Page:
Skip to content
All articles
  • All articles
  • About whales & dolphins
  • Create healthy seas
  • End captivity
  • Fundraising
  • Green Whale
  • Kids blogs
  • Prevent deaths in nets
  • Scottish Dolphin Centre
  • Stop whaling

Mindful conservation – why we need a new respect for nature

'We should look at whales and dolphins as the indigenous people of the seas -...
tins of whale meat

How Japan’s whaling industry is trying to convince people to eat whales

Japan's hunters kill hundreds of whales every year despite the fact that hardly anyone in...
Common dolphins © Christopher Swann

Did you know dolphins have personalities?

Kidzone - quick links Fun Facts Our Goals Curious kids Kids blogs Fantastic fundraisers Gallery...
Microplastics on beach

Blue whales and the menace of microplastics – how we’ll solve this problem

Our love affair with plastic began in the 1950s when it revolutionised manufacturing. But what...
A dolphin called Arnie with his shell.

Dolphins catch fish using giant shell tools

In Shark Bay, Australia, two groups of dolphins have figured out how to use tools...
Common dolphins at surface

Did you know that dolphins have unique personalities?

We all have personalities, and between the work Christmas party and your family get-together, perhaps...
Leaping harbour porpoise

The power of harbour porpoise poo

We know we need to save the whale to save the world. Now we are...
Holly. Image: Miray Campbell

Meet Holly, she’s an incredible orca leader

Let me tell you the story of an awe-inspiring orca with a fascinating family story...

Icelandic whalers bank on tourist ignorance – don't be fooled!

Iceland’s commercial hunt of minke whales opened in early June and as many as 264 whales could be killed this season, including a permitted carry-over of unused quota from last year.  Yet, as of today, the Fiskistofa website (Iceland’s Fisheries Directorate) which – perhaps tellingly – has not been updated since June 13th, indicates that only 4 whales have been taken so far. Four whales is four too many of course, but that figure is far lower than at this time last year, when around two dozen whales had been killed.  So what is going on?

Gunnar Bergmann Jonsson, CEO of minke whaling company IP-Utgerd Ltd, has been quick to suggest that there are fewer whales around than previous years – yet oddly, he made exactly the same claim last year as well. 

Our view is that, since minke whale numbers in the region have been steadily declining over the past decade or so – with the reasons behind this decline still poorly understood – the precautionary principle should apply and further quotas should be denied.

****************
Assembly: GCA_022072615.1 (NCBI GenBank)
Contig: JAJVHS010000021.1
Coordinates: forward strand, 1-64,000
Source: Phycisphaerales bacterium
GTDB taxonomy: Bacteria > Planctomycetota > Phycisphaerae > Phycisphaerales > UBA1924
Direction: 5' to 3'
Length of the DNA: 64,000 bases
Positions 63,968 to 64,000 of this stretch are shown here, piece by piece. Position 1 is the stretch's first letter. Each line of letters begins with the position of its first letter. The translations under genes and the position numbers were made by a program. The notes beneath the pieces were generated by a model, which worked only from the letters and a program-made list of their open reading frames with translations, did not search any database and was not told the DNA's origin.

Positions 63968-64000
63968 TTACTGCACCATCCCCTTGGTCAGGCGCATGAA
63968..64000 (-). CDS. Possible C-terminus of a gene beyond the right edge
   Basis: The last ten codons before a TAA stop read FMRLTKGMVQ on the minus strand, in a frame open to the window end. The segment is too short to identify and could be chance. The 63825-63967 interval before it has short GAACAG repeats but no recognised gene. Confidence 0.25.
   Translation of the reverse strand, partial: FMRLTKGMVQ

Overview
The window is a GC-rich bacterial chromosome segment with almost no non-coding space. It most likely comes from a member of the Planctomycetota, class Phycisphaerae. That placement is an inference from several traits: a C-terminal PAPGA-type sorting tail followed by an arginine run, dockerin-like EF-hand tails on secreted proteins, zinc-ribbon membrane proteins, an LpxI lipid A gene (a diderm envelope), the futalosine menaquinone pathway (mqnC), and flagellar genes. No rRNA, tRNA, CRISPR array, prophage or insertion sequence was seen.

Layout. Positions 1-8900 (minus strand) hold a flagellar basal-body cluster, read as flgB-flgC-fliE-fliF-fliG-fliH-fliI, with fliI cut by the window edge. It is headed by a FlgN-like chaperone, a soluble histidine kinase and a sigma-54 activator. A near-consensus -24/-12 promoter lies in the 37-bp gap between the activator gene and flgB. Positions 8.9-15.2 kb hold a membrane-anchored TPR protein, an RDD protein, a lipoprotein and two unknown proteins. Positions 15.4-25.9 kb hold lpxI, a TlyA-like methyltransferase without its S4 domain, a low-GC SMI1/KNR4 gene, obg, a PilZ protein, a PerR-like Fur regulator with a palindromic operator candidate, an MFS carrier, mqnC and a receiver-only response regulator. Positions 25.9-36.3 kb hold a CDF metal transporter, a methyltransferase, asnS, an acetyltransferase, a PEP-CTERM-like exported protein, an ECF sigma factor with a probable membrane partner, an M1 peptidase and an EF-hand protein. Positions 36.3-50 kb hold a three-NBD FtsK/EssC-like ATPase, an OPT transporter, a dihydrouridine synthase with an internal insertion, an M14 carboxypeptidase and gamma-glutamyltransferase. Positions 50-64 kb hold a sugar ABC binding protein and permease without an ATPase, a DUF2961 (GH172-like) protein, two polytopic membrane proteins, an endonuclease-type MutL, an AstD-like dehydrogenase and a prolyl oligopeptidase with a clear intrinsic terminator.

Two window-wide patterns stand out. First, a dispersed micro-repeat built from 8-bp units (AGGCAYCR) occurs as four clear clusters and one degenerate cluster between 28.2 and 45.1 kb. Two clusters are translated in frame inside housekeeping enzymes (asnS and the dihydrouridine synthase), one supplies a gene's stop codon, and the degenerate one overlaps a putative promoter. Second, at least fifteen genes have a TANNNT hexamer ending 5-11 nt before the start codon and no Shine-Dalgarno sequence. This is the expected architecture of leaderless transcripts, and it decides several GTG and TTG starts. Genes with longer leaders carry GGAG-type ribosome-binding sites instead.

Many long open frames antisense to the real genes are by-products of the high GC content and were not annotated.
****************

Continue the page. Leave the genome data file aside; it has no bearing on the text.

Gunnar Jonsson’s apparent anxiety at the slow start to the season appears to be due to his belief that he must cater to massive tourist demand. Whilst it is true that tourist numbers are rising steadily, with 1.8 million last year and even larger numbers expected this year, it is also true that education and outreach campaigns by WDC and other NGOs has succeeded in substantially reducing the percentage of tourists willing to sample whale meat.

Our message that tourist demand is largely driving the hunts- under the mistaken belief that whale meat is a popular and traditional local dish –  has seen the percentage of tourists eating whale meat plummet from 40% in 2009, to 12% (2016 Gallup poll commissioned by IFAW).

Our message has always been clear: please visit Iceland to enjoy the wonderful scenery and support the brave and outspoken whale watch industry, which provides an economically-successful bulwark against the whaling and which, of course, depends on tourists for its survival. But please don’t be tempted to become an unwitting ‘patsy’ for the whalers, who bank on tourist ignorance when it comes to ordering in restaurants and supermarkets, to enable them to continue their cruel trade.

In addition to widely circulating our latest flyer with the aim of reaching tourists before they even arrive in Iceland, we are also working with other NGOs to lobby airlines serving Iceland not to promote whale meat via articles or advertisements in their in-flight magazines. We’re also asking the airlines to warn passengers that it is illegal in most parts of the world to attempt to bring whale products back home with them, following a spate of seizures at airports in Europe and elsewhere. 

If you are considering visiting Iceland, please check out our partner, Off The Map Travel

About Vanessa Williams-Grey

Policy manager - Stop Whaling and Responsible Whale Watching